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Everything posted by AON

  1. Of course you are correct... about the trucks not the view of the horse. In my haste to transpose the selected information without recognisable plagiarism I reversed the diameters of the trucks. An unforgivable error. Correction made. Possibly you might moonlight as my proofreader?
  2. Happy Birthday Bob.

    You look like a slightly more mature me (my profile image)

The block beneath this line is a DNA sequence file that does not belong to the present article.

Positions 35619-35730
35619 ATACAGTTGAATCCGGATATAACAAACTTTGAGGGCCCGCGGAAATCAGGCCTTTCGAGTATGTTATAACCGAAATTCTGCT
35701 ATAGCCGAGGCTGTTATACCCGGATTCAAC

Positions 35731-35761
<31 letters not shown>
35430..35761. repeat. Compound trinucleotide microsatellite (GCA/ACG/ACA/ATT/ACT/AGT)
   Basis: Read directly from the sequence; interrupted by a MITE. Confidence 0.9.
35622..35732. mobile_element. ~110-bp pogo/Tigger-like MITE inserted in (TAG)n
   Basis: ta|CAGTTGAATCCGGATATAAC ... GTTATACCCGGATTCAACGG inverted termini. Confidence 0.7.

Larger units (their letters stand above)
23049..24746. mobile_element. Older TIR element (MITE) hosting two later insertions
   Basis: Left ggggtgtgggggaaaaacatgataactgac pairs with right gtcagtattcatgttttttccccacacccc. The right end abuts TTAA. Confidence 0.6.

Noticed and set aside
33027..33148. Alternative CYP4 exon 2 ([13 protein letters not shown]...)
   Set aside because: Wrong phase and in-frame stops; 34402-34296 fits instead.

3. This weekend, after seeing a set of four sizes at 1:64 scale, I commissioned one of our local club members (Model Shipwrights of Niagara) to 3D print me a full set of 74 guns to be distributed as follows: 28 each x 32 Pdr ( 9.5 ft - 55 Cwt) - Lower Gun Deck 28 each x 18 Pdr (9 ft - 40 Cwt) - Upper Gun Deck 14 each x 9 Pdr (short at 7.5 ft - 24.5 Cwt) - Quarter Deck 4 each x 9 Pdr (long at 8.5 ft - 27.5 Cwt) - Forecastle These will be created with his SLA UV acrylic liquid resin 3D printing machine made by Any Cubic Photon. My machine cannot achieve this type of finish and detail at this small scale. Below are photos of the proofs brought to our meeting on Sunday. They are quite smooth, exactly to scale complete with every detail. They can be sanded and accept flat black acrylic paint as he brought in his test pieces. These will go into storage! I also got my hands on a few copies of the Marine Models Magazine dated 1935 - 1939. In some of the issues were very interesting articles about ships' armament written by Mr. A. P. Isard. I will try to describe some of the points I found most interesting.... Ship's guns were originally brass but when replaced with iron they saved 160 tons of weight. The original Royal Navy foundrymen of Kent and Sussex had a steep learning curve prior to achieve trustworthy castings (that didn't burst), smooth true bores (that didn't bend up or down). Prior to the properties of coal being appreciated there was a fight between foundries and shipyards over the trees. It took some time before they managed to get the gun powder mixture correct which saved some lives, but with the increase of quality of gun powder came frequent destruction of carriages. The earliest cannons had no trunnions. Once added they were cast inline with the bore but were later lowered to provide better support and ensure a downward pressure on the quoin upon recoil. Monsieur Gribeauval of France introduced many innovations that were over time adopted by the English Royal Navy: big wheels, iron axle trees, cartridges, elevating screws... all being, where possible, interchangeable. in 1778 the Carron Company introduced the carronade. Merchantmen readily adopted it but the Royal Navy needed to warm up to it for some time (and in many cases they never did!). It was lighter weight, required less powder and a smaller gun crew. With its heavier ball it was more destructive at close quarters. One of the Royal Navies biggest objections were poor fitting balls. Eventually the bores were re-engineered to suit the sizes of the cannon balls. The carriage wheels were called trucks with the aft being smaller then the foreward. This compensated for the camber of the deck and dampened the recoil when the gun was fired. If the gun was place directly aft the position of the wheels would be switched resulting in a raised aft end for the same purpose. The crew was trained to use the roll for the ship to make the gun recoil uphill. The trucks were made of hardwood so as not to damage the deck. Heavier guns had the trucks made in two laminated layers with the grain of one layer being across that of the other. Breech ropes stretched and the two ring bolts acted as guides. Carronade wheels tracked together (inline) whereas the long gun trucks did not. The force of the recoil on the breeching of the long gun caused the weapon to jump; raising the fore trucks off the deck. Available space on the deck did not allow the aft trucks to be moved back to counteract this. Eventually they lowered the trunnions to effectively reduce this phenomenon. The tackle secured to the bulwarks on each side had to be precisely adjusted to equal lengths so as to resist the carriage twisting and injuring the guns crew and gear. The random recoil path of the gun due to many issues, not excluding the unevenness of the deck, maimed many a man. Men were also injured by breechings, bolts and sundry fittings flying around the crew. Guns were most dangerous when fired to windward. When fired the trucks would immediately skid along the deck prior to rotating. Wedges (roughed and tarred to increase the friction) were employed under the trucks when fired ahead or astern to counteract the unequal recoil. And as a final entry a quote directly from the articles: "Carriages were, therefore, a matter of experience and experiment, their sizes, strength and weights being nicely balanced with the weapons they were to carry and, like most things about a ship, a compromise."